* Uses the data structure of the material to create the interrelations critical to really opening access
* Provides a visible and obvious value-add that can be explained without looking under the hood
* Is not just a wrapper on some existing tool”
Chris also likes the idea of the “scholarly workbench” approach, and thinks this might include:
“Storage: the system (or aggregate) would need to store copies of the relevant digital object in such a way that it could be reliably retrieved by any user. Most any system - Writeboard, SlideShare, even wiki software have this capability.

Interoperation: the system would need to allow other systems to locate said material by hooks into the system. Many W2.0 applications allow access directly to their content via syndication.

Metadata: tagging is nearly universal across W2.0 applications - it’s how people find things, the classic “tag-based folksonomy” approach.

Sharing: again, this is the entire point of most W2.0 applications. It’s not fun if you can’t share stuff. Community is the goal of most of the common web applications.

Ease of use: typically, Web 2.0 applications are designed to get you up and running quickly. You do very little to establish your account, and there are no complex permissions or technical fiddling to be done.”

Last but one (for this post, anyway), Nico Adams has some more thoughts on Staudinger’s Molecules. Again, the whole post is worth a read; I have not yet looked at the piece of technology he is playing with:
“I have been wondering for a while now, whether the darling of the semantic web community, namely Radar Network’s Twine, could not be a good model for at least some of the functionality that an institutional repo should/could have. It takes a little effort to explain what Twine is, but if you were to press me for the elevator pitch, then it would probably be fair to say that Twine is to interests and content, what Facebook is to social relationships and LinkedIn to professional relationships.”
There’s a lot more about Twine, including some screen shots, so go have a read.

Finally, a post that was not a reaction, but might have been. I should have given credit to Andy Powell, who has been questioning the current implementations of repositories (despite being joint author of the JISC Repositories Roadmap [.doc]). Andy wants repositories to be more consistent with the web architecture. He spoke at a Talis workshop recently; his slides are here (on Slideshare, one of his models for a repository). Cameron Neylon on Science in the Open was also at the event, and blogged about Andy’s talk. He also wrote:
“But the key thing is that all of this [work to deposit]should be done automatically and must not require intervention by the author. Nothing drives me up the wall more than having to put the same set of data into two subtly different systems more than once. And as far as I can see there is no need to do so. Aggregate my content automatically, wrap it up and put it in the repository, but I don’t want to have to deal with it. Even in the case of peer reviewed papers it ought to be feasible to pull down the vast majority of the metadata required. Indeed, even for toll access publishers, everything except the appropriate version of the paper. Send me a polite automated email and ask me to attach that and reply. Job done.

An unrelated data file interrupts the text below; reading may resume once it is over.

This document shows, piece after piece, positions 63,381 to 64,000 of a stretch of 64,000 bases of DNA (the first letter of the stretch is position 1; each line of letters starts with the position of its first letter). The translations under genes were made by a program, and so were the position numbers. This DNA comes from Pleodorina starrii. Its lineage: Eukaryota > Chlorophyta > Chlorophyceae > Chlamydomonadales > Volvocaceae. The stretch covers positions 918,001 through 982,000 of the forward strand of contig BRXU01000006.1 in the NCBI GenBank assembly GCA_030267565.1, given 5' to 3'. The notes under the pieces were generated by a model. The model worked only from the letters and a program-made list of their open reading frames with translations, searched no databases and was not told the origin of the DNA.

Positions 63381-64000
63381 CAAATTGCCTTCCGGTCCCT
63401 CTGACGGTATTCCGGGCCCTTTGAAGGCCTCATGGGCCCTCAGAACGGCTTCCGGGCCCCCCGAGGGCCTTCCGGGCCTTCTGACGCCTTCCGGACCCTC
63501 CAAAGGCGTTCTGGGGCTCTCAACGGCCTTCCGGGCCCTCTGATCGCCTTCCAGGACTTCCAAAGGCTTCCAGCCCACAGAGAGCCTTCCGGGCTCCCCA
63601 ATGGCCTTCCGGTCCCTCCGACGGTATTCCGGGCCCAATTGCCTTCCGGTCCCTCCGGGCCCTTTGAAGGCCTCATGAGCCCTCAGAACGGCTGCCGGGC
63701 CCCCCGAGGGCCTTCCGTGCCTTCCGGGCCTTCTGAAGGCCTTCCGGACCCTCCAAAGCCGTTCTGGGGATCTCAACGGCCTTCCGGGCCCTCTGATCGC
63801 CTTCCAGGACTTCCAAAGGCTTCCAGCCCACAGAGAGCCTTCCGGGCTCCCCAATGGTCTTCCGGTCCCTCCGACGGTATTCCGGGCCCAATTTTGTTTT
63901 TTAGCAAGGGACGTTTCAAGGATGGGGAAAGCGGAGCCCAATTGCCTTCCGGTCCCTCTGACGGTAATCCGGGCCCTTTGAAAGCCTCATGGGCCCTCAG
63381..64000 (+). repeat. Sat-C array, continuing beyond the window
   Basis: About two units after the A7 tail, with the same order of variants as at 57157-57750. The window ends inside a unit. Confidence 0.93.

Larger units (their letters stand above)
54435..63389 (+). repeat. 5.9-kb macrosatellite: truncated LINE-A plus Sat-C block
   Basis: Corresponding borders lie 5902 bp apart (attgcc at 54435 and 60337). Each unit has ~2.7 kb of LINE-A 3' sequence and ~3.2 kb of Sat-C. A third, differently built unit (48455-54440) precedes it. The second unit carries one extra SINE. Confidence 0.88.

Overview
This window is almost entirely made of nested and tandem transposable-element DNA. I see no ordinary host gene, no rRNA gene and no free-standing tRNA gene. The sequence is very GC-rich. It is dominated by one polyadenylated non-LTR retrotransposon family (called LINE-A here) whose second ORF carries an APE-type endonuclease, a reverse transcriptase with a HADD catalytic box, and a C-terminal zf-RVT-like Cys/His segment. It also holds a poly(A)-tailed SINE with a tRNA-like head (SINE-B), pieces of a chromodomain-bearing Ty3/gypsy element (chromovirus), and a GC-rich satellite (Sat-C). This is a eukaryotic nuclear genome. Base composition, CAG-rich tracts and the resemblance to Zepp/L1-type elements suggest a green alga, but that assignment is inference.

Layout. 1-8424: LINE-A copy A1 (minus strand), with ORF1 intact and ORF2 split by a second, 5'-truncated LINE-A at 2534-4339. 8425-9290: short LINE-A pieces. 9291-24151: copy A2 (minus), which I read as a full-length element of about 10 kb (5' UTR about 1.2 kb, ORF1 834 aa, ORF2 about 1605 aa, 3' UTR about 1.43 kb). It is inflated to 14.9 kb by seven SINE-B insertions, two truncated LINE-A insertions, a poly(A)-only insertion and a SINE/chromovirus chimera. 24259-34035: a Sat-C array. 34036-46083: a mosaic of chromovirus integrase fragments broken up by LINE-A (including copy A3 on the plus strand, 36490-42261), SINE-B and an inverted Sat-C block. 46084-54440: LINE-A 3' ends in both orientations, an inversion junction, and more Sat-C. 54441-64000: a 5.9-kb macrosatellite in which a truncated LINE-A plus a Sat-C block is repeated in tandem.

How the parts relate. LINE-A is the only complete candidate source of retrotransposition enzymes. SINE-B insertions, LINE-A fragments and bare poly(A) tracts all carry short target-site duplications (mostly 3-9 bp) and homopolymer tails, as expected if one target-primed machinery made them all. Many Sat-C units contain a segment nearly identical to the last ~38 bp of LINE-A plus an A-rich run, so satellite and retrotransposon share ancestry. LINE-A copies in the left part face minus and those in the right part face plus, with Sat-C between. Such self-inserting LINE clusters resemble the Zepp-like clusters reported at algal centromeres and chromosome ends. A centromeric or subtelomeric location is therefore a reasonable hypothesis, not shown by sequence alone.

For this to really work we need to take an extra step in the tools available. We need to move beyond files that are simply ‘born digital’ because these files are in many ways still born. This current blog post, written in Word on the train is a good example. The laptop doesn’t really know who I am, it probably doesn’t know where I am, and it has not context for the particular word document I’m working on. When I plug this into the Wordpress interface at OpenWetWare all of this changes. The system knows who I am (and could do that through OpenID). It knows what I am doing (writing a Blog post) and the Zemanta Firefox plug in does much better than that, suggesting tags, links, pictures and keywords.

Plugins and online authoring tools really have the potential to automatically generate those last pieces of metadata that aren’t already there. When the semantics comes baked in then the semantic web will fly and the metadata that everyone knows they want, but can’t be bothered putting in, will be available and re-useable, along with the content. When documents are not only born digital but born on and for the web then the repositories will have probably still need to trawl and aggregate. But they won’t have to worry me about it. And then I will be a happy depositor.”
Well Cameron, we want your content! So overall, there’s something here. I like the idea of positive value better than negative clicks, but I haven’t got a neat handle on it yet. Scholar’s workbench doesn’t really thrill me; I see what they mean, but the term is too broad, and scientists don’t always respond to the scholar term. I’ll keep thinking!